Unless afforded the luxury of basking in the southern European heat wave for the last three months, you cannot escape the fact that the good old British summer was a washout of epic proportions.
Hundreds of acres of crops, which should have been harvested, were left ruined through a combination of floodwater and lack of sun, leaving growers and manufacturers alike counting the huge financial cost of the environmental disaster.
Consumers have already noticed a hefty premium is being passed on to them on the fresh produce shelves for those fruits and vegetables that the retailers have been fortunate to secure supplies of. The most seriously affected crops have been those grown at ground level such as broccoli, cabbage, cauliflower and strawberries.
Neither is the crisis limited to fresh produce since fresh frozen vegetables such as peas are experiencing a significant shortfall too and suppliers are frantically trying to secure stocks globally. Specifications are having to be revisited with standards of acceptability widened and frozen produce considered for lines which, in the past, would have been taboo.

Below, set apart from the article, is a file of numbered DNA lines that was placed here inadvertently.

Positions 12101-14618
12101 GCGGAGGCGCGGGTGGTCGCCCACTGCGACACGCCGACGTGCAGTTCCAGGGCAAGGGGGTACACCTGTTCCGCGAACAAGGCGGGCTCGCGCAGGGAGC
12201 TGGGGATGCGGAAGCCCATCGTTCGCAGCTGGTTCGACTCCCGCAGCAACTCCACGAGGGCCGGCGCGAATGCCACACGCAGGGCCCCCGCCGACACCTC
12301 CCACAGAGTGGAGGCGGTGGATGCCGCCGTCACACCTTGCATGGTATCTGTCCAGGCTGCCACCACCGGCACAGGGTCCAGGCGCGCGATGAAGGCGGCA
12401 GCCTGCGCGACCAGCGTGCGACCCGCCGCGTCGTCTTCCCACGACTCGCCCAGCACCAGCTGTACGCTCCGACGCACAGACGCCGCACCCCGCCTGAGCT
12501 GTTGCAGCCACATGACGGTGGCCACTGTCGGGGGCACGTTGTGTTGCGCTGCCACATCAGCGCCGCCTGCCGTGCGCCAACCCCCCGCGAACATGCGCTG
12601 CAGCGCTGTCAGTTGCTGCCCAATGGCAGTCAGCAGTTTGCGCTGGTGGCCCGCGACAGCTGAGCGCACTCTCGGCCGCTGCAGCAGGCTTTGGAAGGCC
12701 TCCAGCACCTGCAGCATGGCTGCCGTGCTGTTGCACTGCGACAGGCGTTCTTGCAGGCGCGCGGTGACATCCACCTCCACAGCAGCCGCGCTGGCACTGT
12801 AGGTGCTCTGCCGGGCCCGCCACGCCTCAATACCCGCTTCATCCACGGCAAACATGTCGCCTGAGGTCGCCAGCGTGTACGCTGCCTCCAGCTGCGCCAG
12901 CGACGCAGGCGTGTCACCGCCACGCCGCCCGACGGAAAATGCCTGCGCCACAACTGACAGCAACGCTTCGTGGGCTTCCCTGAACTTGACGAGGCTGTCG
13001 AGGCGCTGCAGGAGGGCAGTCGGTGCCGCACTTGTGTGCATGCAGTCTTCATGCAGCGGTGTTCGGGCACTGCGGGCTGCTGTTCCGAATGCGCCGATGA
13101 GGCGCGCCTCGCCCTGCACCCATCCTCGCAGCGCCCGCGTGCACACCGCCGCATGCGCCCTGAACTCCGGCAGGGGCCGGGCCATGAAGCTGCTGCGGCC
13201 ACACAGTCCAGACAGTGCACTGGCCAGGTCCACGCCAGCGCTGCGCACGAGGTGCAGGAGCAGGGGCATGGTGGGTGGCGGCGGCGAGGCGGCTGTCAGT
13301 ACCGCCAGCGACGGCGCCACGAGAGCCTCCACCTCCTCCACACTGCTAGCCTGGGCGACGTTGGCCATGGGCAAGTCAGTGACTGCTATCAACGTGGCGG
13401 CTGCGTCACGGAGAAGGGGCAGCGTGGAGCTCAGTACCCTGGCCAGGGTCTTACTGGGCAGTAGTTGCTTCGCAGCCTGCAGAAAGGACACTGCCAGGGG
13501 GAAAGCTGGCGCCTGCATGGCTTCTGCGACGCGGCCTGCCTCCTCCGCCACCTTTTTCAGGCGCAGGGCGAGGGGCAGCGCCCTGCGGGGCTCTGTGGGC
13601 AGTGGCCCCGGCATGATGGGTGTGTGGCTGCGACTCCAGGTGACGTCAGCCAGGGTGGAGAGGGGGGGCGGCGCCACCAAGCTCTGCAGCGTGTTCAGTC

All this will have significant influence on new product development in the coming months. Developers looking ahead to the next six to 12 months must take on board the implications on quality, price and supply of produce as the effects of the floods will remain with us until at least the 2008 harvest.
The whole development team must maintain a close working relationship with their buyers, to understand market price fluctuations at both a national and global level when conceiving new product ideas to ensure they will ultimately be commercially viable. No manufacturer will fail to be affected either directly or indirectly through the supply chain, so make sure your company doesn't become well and truly left out in the rain.
Angela Mitton is creative product developer at NPD consultancyBeetroot & Orange